In all these years of helping people reach their goals in music I learned something profound. I have very high expectations for the people I work with. I know what a difference it makes because when I first started doing it, it didn’t work that way.
I never made a conscious decision to start teaching. People just kept asking me after performances and after about the hundredth time I said yes. Once I started teaching private guitar instruction in the Park Cities Dallas Ft Worth Area I quickly discovered something about myself. I had an English teacher in high school named Ms. Conley, she was tough and would not take any bullshit.
Any time, any where, from any body.
I didn’t know why at the time, but I always wanted to please her. Now that I look back I can see her wisdom. Not only did she care, but she demanded that you respect your time with her. You should look up Marva Collins. She is another great teacher and an inspiration to me, and she is very, very, very tough. Racehorse Haynes, a friend of mine that is an amazing attorney, is the same way. Tough as a floor safe. This is the same trait that I always admired in basketball player Larry Bird.
Now, lets get to the point. Stories are the best way to learn and here are two stories from my life that hammer home this point in a way that I feel you can relate to and learn something from.
1- When I moved to the North Texas area to study music at UNT I kept hearing about how mean the head of the percussion department was here at the time. I heard these stories so many times they took on some kind of mythical proportions. Having been around so many of this professors students it was extremely challenging not to buy into their frames of reference for this guy. I knew a drummer, a percussionist, and two steel drummers that related to me vividly animated accounts of intense experiences with this individual.
Well like I always say- I think God has a sense of humor. Ever since I was a kid I’ve been drawn to the sound of the sitar and the tabla. So much so that my Mother would have to pull me away if we were in public and that type of music was playing anywhere. The first time I was recording the track “Lost” at Reeltime Audio in Denton Texas I decided I wanted to have a tabla on the track. The tabla, especially at the time, is a very highly specialized instrument. It’s a unique niche in the music industry and an instrument that takes a lot of time and practice to master. Due to my college town being exactly that- a small college town, the chances of finding a tabla player were even further diminished. I asked around everywhere and couldn’t seem to find anyone. I asked my drummer at the time and here’s where the sense of humor thing surfaced. My drummer said to me that this professor would know somebody that played, but you’d be crazy to call him.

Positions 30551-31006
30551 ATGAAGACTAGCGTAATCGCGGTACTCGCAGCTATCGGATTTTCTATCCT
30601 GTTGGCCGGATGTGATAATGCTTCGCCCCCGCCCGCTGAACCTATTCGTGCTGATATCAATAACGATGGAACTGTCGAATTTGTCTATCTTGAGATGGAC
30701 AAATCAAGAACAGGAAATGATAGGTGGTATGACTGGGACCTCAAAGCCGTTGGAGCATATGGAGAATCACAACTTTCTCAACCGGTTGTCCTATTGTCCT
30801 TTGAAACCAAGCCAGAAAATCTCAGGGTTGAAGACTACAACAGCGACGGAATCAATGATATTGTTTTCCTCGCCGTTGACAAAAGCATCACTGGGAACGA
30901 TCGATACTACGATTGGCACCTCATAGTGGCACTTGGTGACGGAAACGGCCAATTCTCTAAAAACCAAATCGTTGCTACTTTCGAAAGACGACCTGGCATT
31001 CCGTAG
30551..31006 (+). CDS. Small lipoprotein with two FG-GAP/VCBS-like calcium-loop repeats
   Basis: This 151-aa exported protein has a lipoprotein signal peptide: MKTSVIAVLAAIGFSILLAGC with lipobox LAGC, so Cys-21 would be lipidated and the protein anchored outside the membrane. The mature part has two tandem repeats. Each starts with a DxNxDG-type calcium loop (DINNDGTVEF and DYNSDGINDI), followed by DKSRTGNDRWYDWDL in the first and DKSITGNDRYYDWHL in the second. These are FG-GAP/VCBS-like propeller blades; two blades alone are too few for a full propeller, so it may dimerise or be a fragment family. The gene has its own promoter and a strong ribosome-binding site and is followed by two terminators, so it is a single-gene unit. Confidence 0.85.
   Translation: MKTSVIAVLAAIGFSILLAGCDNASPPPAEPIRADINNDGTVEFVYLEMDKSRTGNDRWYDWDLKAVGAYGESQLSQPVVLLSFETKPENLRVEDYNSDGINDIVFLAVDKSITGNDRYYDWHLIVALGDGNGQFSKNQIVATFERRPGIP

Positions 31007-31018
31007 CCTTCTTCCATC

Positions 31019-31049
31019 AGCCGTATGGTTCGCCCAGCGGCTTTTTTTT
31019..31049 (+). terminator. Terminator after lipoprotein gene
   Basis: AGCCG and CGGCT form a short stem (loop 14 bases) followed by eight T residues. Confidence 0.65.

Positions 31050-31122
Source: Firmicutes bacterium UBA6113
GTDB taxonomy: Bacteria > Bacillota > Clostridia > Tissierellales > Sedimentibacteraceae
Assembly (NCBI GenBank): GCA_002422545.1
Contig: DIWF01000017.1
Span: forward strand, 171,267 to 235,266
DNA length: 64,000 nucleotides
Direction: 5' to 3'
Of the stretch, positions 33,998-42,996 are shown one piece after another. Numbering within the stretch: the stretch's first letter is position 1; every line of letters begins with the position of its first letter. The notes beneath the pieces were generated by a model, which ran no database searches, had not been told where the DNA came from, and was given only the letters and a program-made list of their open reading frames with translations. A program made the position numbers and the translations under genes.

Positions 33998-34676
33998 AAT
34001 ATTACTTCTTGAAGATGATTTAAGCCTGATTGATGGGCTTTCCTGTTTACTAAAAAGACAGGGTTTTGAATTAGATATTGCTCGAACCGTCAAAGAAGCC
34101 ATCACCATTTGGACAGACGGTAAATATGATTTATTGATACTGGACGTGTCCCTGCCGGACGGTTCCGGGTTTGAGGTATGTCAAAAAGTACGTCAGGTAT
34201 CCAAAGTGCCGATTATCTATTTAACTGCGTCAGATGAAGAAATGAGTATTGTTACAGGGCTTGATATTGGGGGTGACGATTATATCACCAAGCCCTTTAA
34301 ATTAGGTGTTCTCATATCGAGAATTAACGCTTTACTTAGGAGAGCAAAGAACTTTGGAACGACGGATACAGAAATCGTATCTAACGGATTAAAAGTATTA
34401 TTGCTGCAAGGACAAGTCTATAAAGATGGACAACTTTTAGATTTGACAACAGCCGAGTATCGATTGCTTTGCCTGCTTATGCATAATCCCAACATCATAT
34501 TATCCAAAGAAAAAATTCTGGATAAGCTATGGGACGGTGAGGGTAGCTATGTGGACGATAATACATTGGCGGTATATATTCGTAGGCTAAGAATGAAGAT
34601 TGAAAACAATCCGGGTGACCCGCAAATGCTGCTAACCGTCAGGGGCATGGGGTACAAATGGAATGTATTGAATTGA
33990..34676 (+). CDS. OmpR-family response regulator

I am crazy and I did call him, and not only did he introduce me to two tabla players, he related to me that he played the tabla himself, and he asked where I was recording at. I told him I was at the studio right now, he said- “Well I’m not doing anything, I’ll come to the studio right now, bring my tabla with me and record it for you myself.” He came down to the studio and did just that. He was professional, courteous, curious about my music and very inspiring to work with. At the end of the short session I tried to compensate him. He wouldn’t accept any form of payment. Thanked me for the opportunity and we went on to become friends.
Moral to the story: What if I would have bought into all the gossip and hearsay about this person? Perhaps I would’ve projected some kind of negative vibe had I done that and went on to manifest it by projecting it myself. I didn’t, and it was a great lesson.
Here is another example:
2- Swedish guitarist Yngwie Malmsteen for years has had an ominous reputation for being irascible and vilified by journalists. There used to be this magazine in Dallas/Ft Worth that was a Heavy Metal publication entitled The Harder Beat. In one issue they asked ten journalists to rate, from their experiences, the ten worst interviews of all time. Eight of them picked Yngwie. This got me to thinking, that may have been their reality because they heard the same stories I had and bought into them. Yngwie’s a smart guy and a very passionate individual as well. Don’t you think he could tell if he sat down with someone for an interview and they had a preconceived image of him? I know I could. This is why this is such a fascinating and important subject. The point of power is always in the present moment. People tend to have strong opinions about people who excel at a very high level and that are very unique. I had heard all these stories about Yngwie over the years. Just like before the Gods have a sense of humor and I ended up being introduced to Yngwie several times. Every time it was a pleasant experience, he was funny, genuinely curious, and very engaging.
Try tuning out all the gossip and hearsay you have heard about someone in your social circle. Just make your mind a Tabula Rasa, then go one step further and in your minds eye project this: Everyone I meet is a wonderful, unique person and my interactions with them reflect this in a loving and peaceful way. Don’t say it, just project that energy forward. Let me know the results. I think you’ll be pleasantly surprised.